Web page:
Nicolas Cage talks to The New York Times: “I put this line in Mandy: ‘The psychotic drowns where the mystic swims.’ You either have the proclivity to open up your imagination or you don’t. If you have that propensity and are on camera about to do a scene, what would make you believe in what you’re about to do? Say you’re playing a demon biker with an ancient spirit. What power objects could you find that might trick your imagination? Would you find an antique from an ancient pyramid? Maybe a little sarcophagus that’s a greenish color and looks like King Tut? Would you sew that into your jacket and know that it’s right next to you when the director says ‘action’? Could you open yourself to that power? . . . I did that.”
Stop trying to make TV smart: “Your favourite show probably doesn’t have a deeper meaning. That’s okay.”
Bill Berkson’s Frank O’Hara Notebook provides “a dual portrait—of O’Hara and of Berkson—while also evoking the cultural and artistic life of New York City in the early 1960s.”
The Guardian breaks even with over 50% of its revenue generated by digital products.
Opinion: Mow your own lawn, man. “Whether or not one is supposed to, I’ve always admired Jay Gatsby, the eponymous hero of F. Scott Fitzgerald’s masterpiece. Yet I never fully understand the character until I come to the scene in which he arranges to have his neighbor’s yard mown, lest the visiting Daisy Buchanan lay eyes upon an unkempt blade of grass. The gesture is meant to reveal Gatsby’s insecurity and materialism, as well as the working-class striving that prevents his ever truly joining the aristocracy. But I sympathize with the man. The lawn next door is a disgrace and ruins the prospect of Gatsby’s flawless green. My only criticism is that he ought to have put on an old T-shirt and done the job himself.”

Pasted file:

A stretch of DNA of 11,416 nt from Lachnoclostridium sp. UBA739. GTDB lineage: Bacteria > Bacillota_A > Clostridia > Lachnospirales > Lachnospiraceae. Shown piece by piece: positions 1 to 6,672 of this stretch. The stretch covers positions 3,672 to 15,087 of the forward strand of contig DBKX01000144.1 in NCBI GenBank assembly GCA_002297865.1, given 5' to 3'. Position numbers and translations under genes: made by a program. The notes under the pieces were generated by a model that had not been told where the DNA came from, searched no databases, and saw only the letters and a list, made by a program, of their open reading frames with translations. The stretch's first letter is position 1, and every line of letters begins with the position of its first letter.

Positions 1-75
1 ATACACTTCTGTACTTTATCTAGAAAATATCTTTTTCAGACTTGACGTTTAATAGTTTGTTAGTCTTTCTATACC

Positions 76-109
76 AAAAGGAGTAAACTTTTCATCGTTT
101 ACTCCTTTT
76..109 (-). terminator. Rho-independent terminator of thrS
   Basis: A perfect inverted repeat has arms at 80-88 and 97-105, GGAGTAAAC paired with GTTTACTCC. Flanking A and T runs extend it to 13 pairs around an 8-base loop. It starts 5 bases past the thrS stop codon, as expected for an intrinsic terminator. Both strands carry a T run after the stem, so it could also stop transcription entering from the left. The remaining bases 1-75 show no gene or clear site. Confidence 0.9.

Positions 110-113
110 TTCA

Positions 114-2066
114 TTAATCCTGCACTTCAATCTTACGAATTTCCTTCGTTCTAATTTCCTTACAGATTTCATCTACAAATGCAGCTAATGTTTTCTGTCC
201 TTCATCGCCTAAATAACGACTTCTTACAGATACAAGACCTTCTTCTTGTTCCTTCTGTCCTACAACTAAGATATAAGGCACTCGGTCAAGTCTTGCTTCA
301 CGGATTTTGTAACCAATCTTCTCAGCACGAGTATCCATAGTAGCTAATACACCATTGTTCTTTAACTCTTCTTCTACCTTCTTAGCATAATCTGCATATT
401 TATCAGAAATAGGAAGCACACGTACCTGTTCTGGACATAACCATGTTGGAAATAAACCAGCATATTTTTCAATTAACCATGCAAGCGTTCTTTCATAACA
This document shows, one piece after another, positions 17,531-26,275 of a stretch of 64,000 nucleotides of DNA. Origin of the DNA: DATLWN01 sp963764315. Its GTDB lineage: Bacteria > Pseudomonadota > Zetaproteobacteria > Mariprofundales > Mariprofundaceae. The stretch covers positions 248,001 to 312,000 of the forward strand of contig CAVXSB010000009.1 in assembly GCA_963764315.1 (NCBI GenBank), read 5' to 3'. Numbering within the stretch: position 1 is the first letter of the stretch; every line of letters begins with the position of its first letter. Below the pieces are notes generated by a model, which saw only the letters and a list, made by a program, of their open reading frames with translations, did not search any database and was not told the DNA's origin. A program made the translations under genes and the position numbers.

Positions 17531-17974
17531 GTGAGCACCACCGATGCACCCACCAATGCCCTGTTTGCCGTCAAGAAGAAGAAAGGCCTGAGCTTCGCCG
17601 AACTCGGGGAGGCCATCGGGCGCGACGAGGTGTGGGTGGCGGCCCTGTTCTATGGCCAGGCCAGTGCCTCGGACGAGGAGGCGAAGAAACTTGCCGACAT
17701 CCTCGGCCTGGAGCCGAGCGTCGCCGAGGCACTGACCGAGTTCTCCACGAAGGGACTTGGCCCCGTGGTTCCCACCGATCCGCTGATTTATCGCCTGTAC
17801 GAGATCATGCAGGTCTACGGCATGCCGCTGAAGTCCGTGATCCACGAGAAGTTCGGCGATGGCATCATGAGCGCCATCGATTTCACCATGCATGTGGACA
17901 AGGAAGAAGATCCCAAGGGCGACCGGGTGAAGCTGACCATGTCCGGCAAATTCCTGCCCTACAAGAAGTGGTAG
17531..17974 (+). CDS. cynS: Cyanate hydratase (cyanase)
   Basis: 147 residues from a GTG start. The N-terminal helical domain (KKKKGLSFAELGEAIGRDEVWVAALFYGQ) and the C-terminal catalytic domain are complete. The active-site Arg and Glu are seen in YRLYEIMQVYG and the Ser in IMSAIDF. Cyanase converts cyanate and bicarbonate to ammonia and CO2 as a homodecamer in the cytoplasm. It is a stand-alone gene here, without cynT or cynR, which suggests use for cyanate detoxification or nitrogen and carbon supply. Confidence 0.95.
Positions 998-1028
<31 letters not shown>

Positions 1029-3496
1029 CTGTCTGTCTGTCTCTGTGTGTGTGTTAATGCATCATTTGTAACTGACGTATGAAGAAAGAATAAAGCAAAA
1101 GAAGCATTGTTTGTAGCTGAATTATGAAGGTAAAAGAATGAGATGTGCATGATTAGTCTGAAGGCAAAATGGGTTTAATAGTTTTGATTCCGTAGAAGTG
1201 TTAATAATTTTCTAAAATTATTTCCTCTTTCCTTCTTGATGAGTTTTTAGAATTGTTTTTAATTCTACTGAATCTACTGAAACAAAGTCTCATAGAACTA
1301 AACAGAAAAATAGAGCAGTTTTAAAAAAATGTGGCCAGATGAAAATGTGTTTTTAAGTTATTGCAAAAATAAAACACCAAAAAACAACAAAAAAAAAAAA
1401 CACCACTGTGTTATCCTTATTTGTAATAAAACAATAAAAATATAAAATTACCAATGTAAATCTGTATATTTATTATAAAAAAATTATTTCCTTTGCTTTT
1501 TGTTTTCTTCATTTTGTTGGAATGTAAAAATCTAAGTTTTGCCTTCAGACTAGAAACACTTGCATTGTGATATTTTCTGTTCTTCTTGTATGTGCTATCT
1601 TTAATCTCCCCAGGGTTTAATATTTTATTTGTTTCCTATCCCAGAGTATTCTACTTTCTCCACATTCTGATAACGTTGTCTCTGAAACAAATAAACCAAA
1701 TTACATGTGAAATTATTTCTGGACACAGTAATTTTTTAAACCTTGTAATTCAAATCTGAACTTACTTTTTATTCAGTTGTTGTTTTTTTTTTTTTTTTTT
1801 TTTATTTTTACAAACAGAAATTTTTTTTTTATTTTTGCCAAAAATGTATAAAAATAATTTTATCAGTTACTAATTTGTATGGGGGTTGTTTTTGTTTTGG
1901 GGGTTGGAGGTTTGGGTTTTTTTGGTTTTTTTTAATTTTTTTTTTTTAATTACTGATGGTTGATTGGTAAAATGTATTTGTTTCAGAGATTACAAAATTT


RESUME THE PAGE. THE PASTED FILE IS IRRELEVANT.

Essay of the Day:
Most people want to live in a good neighborhood, but what do they mean by “good”? Salim Farth tries to answer the question in National Affairs:
“A neighborhood is not a strictly defined good, but it is a good nonetheless. People work to produce good neighborhoods, and some pay handsomely to live in the best ones. Residents who skip out on election day sometimes become activists if their neighborhood’s character is at stake.
“But despite the evident value that people place on neighborhoods, the barriers to an intelligible economic analysis are obvious: Neighborhood strength is not quantifiable, and different people mean different things when they use the term. Nor would we expect a market for neighborhoods to have the efficiency properties of a free, competitive market, with many buyers, many sellers, and few externalities. It is not that a ‘free market’ in neighborhoods cannot exist; it’s that we have few clues as to what such a market would look like.
“Scholarship on the economics of neighborhoods is sparse. But sketching the contours of what an economics of neighborhoods would look like can help us figure out what makes a strong neighborhood and how individuals, organizations, and policymakers can work together to allow neighborhoods to thrive.”
Photos: Ducky Derby
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